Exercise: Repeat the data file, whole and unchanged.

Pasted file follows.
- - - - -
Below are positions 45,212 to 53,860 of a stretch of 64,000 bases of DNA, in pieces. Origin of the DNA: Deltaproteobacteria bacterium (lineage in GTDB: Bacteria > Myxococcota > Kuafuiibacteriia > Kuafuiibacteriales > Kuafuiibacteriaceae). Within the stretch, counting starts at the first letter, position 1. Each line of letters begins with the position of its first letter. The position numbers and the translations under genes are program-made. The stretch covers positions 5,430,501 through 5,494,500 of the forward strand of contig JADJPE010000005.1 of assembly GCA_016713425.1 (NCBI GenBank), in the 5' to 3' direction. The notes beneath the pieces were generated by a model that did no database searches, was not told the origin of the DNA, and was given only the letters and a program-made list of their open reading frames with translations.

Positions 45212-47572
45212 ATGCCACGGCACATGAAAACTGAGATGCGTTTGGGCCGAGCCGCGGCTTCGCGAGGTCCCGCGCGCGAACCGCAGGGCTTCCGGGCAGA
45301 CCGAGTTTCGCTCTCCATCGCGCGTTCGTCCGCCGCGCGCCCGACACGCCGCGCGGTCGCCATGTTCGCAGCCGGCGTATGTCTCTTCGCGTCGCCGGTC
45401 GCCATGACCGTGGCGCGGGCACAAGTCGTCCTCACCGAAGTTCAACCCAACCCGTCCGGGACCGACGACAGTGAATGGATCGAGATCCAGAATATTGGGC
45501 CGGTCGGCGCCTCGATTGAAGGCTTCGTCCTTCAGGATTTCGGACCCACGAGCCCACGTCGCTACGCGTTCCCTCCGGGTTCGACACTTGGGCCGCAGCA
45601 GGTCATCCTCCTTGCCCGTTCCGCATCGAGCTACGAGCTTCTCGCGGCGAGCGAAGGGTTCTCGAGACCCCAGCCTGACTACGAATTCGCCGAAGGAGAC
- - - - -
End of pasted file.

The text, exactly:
Below are positions 45,212 to 53,860 of a stretch of 64,000 bases of DNA, in pieces. Origin of the DNA: Deltaproteobacteria bacterium (lineage in GTDB: Bacteria > Myxococcota > Kuafuiibacteriia > Kuafuiibacteriales > Kuafuiibacteriaceae). Within the stretch, counting starts at the first letter, position 1. Each line of letters begins with the position of its first letter. The position numbers and the translations under genes are program-made. The stretch covers positions 5,430,501 through 5,494,500 of the forward strand of contig JADJPE010000005.1 of assembly GCA_016713425.1 (NCBI GenBank), in the 5' to 3' direction. The notes beneath the pieces were generated by a model that did no database searches, was not told the origin of the DNA, and was given only the letters and a program-made list of their open reading frames with translations.

Positions 45212-47572
45212 ATGCCACGGCACATGAAAACTGAGATGCGTTTGGGCCGAGCCGCGGCTTCGCGAGGTCCCGCGCGCGAACCGCAGGGCTTCCGGGCAGA
45301 CCGAGTTTCGCTCTCCATCGCGCGTTCGTCCGCCGCGCGCCCGACACGCCGCGCGGTCGCCATGTTCGCAGCCGGCGTATGTCTCTTCGCGTCGCCGGTC
45401 GCCATGACCGTGGCGCGGGCACAAGTCGTCCTCACCGAAGTTCAACCCAACCCGTCCGGGACCGACGACAGTGAATGGATCGAGATCCAGAATATTGGGC
45501 CGGTCGGCGCCTCGATTGAAGGCTTCGTCCTTCAGGATTTCGGACCCACGAGCCCACGTCGCTACGCGTTCCCTCCGGGTTCGACACTTGGGCCGCAGCA
45601 GGTCATCCTCCTTGCCCGTTCCGCATCGAGCTACGAGCTTCTCGCGGCGAGCGAAGGGTTCTCGAGACCCCAGCCTGACTACGAATTCGCCGAAGGAGAC